Finding The New Norm— Landmark Study on Systolic Blood Pressure Says 120 Saves Lives

According to the National Institutes of Health, (NIH) there’s a new number to shoot for when it comes to managing blood pressure.  Where once 140, (for systolic pressure) was thought to be acceptable for reducing the risk of cardiovascular disease, a new study finds that “120” reduced deaths by almost 25 percent in the 50+ age category.  That’s an amazing find given the millions of individuals it affects.

Some, like Dr. Dan Jones, a former American Heart Association president hail the new report, calling it, “The most important blood pressure study of the last 40 years,” at a presentation on the Systolic Blood Pressure Intervention Trial (SPRINT), Orlando, Florida.  Others involved in the research underscore the importance of the shift in thinking about systolic numbers. “It’s been widely assumed that if you’re older, it’s OK to have a higher blood pressure, and this study challenges that notion,” said William E. Haley, M.D., a Mayo Clinic nephrologist and main investigator for Mayo Clinic of the SPRINT study. 

This includes the 10.8 million adults, 50 and older who have a systolic blood pressure of 130 or more and at least one additional risk factor for heart disease.  “These are the individuals most likely to benefit from a new blood pressure target, because they meet all of the criteria that the SPRINT enrollees met,” said lead author Adam Bress, research assistant professor of pharmacotherapy at the University of Utah. “That’s a very large group of people.”

Results of the study that reveals lower systolic numbers saves lives, were presented at the annual American Heart Association meeting in Florida this past November, and concurrently published in the New England Journal of Medicine.

Systolic vs. Diastolic—What The Numbers Mean

With hypertension affecting one in three Americans, high blood pressure is currently the most common medical condition in the United States. 

With every beat of the human heart, blood is forced through the body’s circulatory system. The pressure, as it pushes against the artery walls, is known as, “blood pressure”.  The “systolic”, or top number reflects the force when the heart beats.  The “diastolic pressure”, or bottom number measures the pressure against the artery walls when the heart is at rest, (between beats).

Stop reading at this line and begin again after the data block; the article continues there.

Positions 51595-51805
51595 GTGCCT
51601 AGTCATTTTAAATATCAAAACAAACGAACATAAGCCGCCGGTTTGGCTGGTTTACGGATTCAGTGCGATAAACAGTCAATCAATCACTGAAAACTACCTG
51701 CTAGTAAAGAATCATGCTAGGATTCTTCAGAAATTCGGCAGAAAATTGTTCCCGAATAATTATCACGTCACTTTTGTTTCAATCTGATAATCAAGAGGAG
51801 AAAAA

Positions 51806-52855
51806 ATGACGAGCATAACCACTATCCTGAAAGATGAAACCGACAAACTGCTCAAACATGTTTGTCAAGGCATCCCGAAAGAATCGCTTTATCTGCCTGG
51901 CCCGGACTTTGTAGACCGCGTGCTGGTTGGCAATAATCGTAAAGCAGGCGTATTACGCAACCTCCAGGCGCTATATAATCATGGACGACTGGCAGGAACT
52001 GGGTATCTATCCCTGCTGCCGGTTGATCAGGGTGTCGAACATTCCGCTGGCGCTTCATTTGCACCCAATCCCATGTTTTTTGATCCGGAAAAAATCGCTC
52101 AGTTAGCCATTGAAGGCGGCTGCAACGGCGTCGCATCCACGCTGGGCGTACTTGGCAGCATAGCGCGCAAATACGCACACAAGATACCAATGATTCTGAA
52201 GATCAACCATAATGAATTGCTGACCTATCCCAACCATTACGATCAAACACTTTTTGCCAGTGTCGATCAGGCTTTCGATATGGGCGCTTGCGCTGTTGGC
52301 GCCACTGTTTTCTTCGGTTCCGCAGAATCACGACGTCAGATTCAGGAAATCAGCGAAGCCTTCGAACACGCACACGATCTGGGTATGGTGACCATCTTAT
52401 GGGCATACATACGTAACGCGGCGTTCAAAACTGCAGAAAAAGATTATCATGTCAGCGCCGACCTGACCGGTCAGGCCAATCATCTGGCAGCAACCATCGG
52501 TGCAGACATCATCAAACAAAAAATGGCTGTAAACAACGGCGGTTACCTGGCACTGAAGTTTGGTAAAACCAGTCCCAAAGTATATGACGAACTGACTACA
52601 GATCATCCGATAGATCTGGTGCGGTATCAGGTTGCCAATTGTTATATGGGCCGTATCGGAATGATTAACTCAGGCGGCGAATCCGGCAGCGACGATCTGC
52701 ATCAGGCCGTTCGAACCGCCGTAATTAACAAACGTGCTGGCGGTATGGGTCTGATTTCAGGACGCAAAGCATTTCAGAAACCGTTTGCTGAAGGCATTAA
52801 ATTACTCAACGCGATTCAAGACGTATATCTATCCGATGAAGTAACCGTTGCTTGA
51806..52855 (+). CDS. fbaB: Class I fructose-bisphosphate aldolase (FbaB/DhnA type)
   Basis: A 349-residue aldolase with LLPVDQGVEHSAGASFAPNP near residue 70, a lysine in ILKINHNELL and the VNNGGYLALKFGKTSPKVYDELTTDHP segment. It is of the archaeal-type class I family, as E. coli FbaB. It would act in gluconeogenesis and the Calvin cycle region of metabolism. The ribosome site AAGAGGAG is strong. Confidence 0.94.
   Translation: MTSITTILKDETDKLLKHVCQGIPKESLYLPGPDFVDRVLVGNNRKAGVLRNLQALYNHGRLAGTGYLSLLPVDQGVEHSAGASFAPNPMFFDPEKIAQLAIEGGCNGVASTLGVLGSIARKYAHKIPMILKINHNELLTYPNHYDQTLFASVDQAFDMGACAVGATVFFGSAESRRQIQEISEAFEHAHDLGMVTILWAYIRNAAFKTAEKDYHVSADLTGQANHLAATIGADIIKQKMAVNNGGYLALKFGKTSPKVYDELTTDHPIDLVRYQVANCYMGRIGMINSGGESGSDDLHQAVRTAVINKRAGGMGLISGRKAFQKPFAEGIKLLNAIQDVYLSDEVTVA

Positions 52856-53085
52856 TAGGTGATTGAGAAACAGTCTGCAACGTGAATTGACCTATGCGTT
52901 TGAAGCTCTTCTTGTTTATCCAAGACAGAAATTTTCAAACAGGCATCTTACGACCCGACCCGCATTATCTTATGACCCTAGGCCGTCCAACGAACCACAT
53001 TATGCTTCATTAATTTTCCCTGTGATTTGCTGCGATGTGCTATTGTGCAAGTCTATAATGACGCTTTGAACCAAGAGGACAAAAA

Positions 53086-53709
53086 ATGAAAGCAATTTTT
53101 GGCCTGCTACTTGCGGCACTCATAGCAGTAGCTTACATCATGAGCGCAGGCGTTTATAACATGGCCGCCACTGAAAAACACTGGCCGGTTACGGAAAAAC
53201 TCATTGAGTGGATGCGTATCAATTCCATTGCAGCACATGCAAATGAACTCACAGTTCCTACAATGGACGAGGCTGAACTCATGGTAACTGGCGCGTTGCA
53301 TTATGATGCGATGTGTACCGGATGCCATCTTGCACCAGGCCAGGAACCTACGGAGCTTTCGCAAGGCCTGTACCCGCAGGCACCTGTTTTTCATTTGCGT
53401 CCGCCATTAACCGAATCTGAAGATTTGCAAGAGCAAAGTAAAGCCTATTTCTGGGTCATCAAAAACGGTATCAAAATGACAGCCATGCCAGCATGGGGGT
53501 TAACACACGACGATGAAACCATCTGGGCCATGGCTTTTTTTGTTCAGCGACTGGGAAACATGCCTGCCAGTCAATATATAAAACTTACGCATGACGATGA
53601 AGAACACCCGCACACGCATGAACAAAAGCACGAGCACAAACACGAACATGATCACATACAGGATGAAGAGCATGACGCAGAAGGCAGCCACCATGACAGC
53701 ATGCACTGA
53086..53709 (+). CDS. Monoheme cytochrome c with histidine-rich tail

When high blood pressure goes unchecked for a prolonged period of time, serious medical conditions such as stroke or heart attack may occur. 

In addition, the body is at risk for a number of other health problems such as:

  • Angina
  • Damage to kidneys
  • Loss of Memory
  • Loss of Vision
  • Fluid in the lungs
  • Peripheral artery disease
  • Erectile dysfunction

Certain factors increase the likelihood of serious medical issues associated with high blood pressure including:

  • High cholesterol
  • Smoking
  • Age
  • Male gender
  • Inherited tendency
  • Lack of exercise
  • Diabetes
  • Overweight/obese

In order to reduce the risk of high blood pressure and cardiovascular problems the following is recommended:

  • Maintain a healthy weight
  • Exercise regularly
  • Eat a balanced diet
  • Manage stress
  • Don’t smoke
  • Follow doctor’s recommendations with prescriptions
  • Use alcohol in moderation
  • Use hot tubs with caution
  • Reduce the intake of salt
  • Consider natural supplements

Natural Support Through Dietary Supplements


Aged garlic promotes cardiovascular health along with B vitamins, Folic acid, and L-Arginine that improve healthy circulation and help maintain cholesterol levels.


Specifically blended for blood pressure health, aged garlic formula includes Nattokinase (NSK-SD) and Suntheanine (L-Theanine) which help promote relaxation and lower stress.


Contains L-Carnitine, which converts fats into energy, supporting healthy heart, liver and vascular function.

The connection between high blood pressure and cardiac disease has long since been established, and lowering the target range for systolic pressure to120 saves lives.  Following a physician’s recommended treatment plan for blood pressure management while maintaining a healthy lifestyle through diet and exercise can help.    

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